Analysts expect the global risk analytics market to be worth $64.7 billion by 2026. Is your business one of the thousands searching for better risk management processes? Are you looking for a clear explanation of your options?
One common question is about the difference between ERM and GRC. The similarities between these methodologies often lead to confusion. ERM and GRC have some key differences, though.
Find out more about ERM and GRC. Learn about how they differ from each other and which one might be best for your business.
What Does ERM Mean?
ERM stands for enterprise risk management. It’s a methodology that considers risk management strategically from the perspective of the whole enterprise.
The goal of ERM is first to identify and monitor risks that affect how well an organization can achieve its core objectives. Then it helps the business mitigate the impact of those risks on operations and earnings.
What Does GRC Mean?
GRC stands for governance, risk, and compliance.
Governance is what directs and controls an organization. A risk is a possible event that could cause harm or loss or make it harder to achieve objectives. Compliance ensures that a company follows the required standards or guidelines.
GRC vs ERM
ERM and GRC are ways for an organization to address operational risks. They try to ensure that the organization continues to meet its objectives. However, each method approaches the problem differently.
How Does GRC Work?
The ideal GRC system integrates the governance, management, and assurance of business activities related to risk and compliance. In practice, GRC tends to be a top-down approach focused primarily on compliance.
Governance, risk, and compliance become their own sets of processes. Each component has its own practitioners, subject-matter experts, and managers. GRC is often a siloed approach to risk management.
How Does ERM Work?
ERM includes all areas of risk exposure for an organization. It encompasses all business functions, including governance and compliance, in a framework approach. The framework identifies and assesses goals, requirements, and root-cause risks.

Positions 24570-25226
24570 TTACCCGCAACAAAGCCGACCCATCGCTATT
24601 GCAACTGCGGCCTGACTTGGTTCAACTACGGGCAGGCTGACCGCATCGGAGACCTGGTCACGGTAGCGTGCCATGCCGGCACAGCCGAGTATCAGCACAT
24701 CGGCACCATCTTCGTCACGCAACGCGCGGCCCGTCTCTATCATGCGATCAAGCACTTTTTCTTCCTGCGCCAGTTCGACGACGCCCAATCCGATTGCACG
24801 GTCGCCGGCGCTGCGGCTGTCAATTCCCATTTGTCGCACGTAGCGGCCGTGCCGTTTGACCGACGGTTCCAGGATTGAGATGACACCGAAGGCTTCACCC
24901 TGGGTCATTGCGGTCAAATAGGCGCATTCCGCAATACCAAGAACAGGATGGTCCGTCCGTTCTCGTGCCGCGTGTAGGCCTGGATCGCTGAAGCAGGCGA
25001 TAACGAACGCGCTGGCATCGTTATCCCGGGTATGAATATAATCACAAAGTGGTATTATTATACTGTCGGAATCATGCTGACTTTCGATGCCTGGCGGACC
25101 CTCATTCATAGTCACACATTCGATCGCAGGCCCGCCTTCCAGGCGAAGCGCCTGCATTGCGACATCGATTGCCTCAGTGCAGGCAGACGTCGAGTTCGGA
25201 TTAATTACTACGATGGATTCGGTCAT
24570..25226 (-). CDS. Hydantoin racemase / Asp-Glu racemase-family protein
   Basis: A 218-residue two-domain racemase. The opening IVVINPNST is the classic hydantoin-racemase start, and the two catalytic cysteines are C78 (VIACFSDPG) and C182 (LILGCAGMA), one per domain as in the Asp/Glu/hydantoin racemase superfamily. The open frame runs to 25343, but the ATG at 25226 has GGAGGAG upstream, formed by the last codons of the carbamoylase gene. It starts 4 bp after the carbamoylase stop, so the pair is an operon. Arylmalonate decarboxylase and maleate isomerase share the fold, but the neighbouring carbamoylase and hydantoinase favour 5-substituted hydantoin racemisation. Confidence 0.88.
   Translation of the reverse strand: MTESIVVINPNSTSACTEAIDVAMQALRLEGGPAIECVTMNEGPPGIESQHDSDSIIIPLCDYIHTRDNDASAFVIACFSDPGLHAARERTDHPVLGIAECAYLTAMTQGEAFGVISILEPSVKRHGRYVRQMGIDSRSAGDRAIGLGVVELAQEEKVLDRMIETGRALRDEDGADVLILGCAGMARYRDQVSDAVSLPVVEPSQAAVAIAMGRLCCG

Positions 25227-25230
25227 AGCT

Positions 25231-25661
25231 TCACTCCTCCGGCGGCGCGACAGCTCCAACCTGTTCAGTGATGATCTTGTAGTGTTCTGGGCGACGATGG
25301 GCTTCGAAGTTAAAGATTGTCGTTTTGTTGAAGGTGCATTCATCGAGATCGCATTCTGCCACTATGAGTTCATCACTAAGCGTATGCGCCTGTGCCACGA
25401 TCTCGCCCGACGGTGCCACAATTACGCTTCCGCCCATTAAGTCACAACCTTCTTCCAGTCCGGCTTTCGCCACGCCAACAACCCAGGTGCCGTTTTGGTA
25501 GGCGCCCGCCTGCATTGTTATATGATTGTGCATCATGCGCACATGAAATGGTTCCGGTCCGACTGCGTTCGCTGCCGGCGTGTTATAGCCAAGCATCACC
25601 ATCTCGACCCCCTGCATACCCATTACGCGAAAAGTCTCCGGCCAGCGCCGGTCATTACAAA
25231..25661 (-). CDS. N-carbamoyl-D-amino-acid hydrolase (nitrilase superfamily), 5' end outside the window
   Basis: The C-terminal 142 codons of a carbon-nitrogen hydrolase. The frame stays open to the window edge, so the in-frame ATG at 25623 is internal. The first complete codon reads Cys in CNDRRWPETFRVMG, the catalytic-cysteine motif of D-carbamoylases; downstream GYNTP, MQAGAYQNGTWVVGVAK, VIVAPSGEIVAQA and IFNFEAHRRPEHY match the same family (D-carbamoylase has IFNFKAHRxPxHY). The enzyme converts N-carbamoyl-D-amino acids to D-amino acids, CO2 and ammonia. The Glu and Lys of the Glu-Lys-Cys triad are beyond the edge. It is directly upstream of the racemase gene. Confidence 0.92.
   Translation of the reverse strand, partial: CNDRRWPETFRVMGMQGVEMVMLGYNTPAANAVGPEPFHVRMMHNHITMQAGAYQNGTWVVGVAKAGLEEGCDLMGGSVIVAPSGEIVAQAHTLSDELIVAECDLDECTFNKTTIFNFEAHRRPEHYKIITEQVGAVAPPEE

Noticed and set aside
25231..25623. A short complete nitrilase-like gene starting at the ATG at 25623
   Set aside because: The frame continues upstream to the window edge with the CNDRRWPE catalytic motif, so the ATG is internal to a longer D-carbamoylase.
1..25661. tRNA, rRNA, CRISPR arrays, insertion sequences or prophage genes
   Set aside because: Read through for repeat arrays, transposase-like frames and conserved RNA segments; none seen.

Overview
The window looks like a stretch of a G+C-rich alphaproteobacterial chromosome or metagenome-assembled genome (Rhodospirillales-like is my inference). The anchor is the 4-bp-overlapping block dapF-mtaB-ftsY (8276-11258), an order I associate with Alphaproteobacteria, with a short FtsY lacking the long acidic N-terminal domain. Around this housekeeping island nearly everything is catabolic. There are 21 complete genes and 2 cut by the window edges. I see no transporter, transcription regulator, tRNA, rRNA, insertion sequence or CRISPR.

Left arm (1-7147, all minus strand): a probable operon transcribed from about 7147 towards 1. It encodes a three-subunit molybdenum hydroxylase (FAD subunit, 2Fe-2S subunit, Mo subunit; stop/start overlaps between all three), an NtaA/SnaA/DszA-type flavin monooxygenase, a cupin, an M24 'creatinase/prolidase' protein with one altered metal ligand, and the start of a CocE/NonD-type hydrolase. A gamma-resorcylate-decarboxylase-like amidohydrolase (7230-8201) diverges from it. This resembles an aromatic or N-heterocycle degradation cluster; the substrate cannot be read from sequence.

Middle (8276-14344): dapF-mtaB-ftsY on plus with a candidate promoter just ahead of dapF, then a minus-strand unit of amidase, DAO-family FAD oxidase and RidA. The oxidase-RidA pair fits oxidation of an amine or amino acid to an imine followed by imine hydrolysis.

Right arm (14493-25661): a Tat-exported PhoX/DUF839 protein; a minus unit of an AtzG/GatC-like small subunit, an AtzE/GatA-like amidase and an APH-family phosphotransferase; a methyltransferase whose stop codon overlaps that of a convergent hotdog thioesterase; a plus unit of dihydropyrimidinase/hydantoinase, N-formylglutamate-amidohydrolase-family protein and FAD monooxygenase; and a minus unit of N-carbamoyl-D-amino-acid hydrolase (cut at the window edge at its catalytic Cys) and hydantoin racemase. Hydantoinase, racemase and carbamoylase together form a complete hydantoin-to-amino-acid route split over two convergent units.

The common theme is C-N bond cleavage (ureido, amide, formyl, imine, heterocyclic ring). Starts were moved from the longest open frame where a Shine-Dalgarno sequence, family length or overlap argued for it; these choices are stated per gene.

The framework then helps document risk-mitigation strategies.
ERM takes an enterprise-wide view, so it can identify risks that affect more than one department. An effective ERM framework helps to streamline controls and reduce redundancy. ERM emphasizes cross-functional teams and implementation at all levels.
GRC and ERM Software Solutions
Most organizations implement GRC or ERM using a software platform. Software can help you streamline and automate many of your risk management processes.
GRC software makes it easier for companies to ensure they meet compliance and risk standards. It streamlines the process of assessing risks and complying with the regulations that apply to your operations. It automates routine audits and other compliance processes.
ERM software is cloud-based software that helps organizations identify financial, strategic, and operations risks. It helps you weigh these risks against business opportunities. You can more easily develop processes to prevent or prepare for them.
ERM software improves your risk forecasting. You have more time to analyze and mitigate potential threats. You also have better information to make better decisions.
Choosing a Software Program
Many GRC and ERM software solutions are available. These platforms may seem like a large investment. You have several factors to consider in order to maximize your ROI.
Analyzing your current risk management processes is the first step. Then you can look at the impact a software program will have on your workflows. You can use an ROI calculator like the one from riskonnect.com to help make your decision.
Improving Your Risk Management Processes
GRC and ERM are both ways to manage risk for your business. If you’re primarily looking for a compliance-based system, GRC may be the best choice. If you want a broader risk management framework, ERM is more likely to have what you need.
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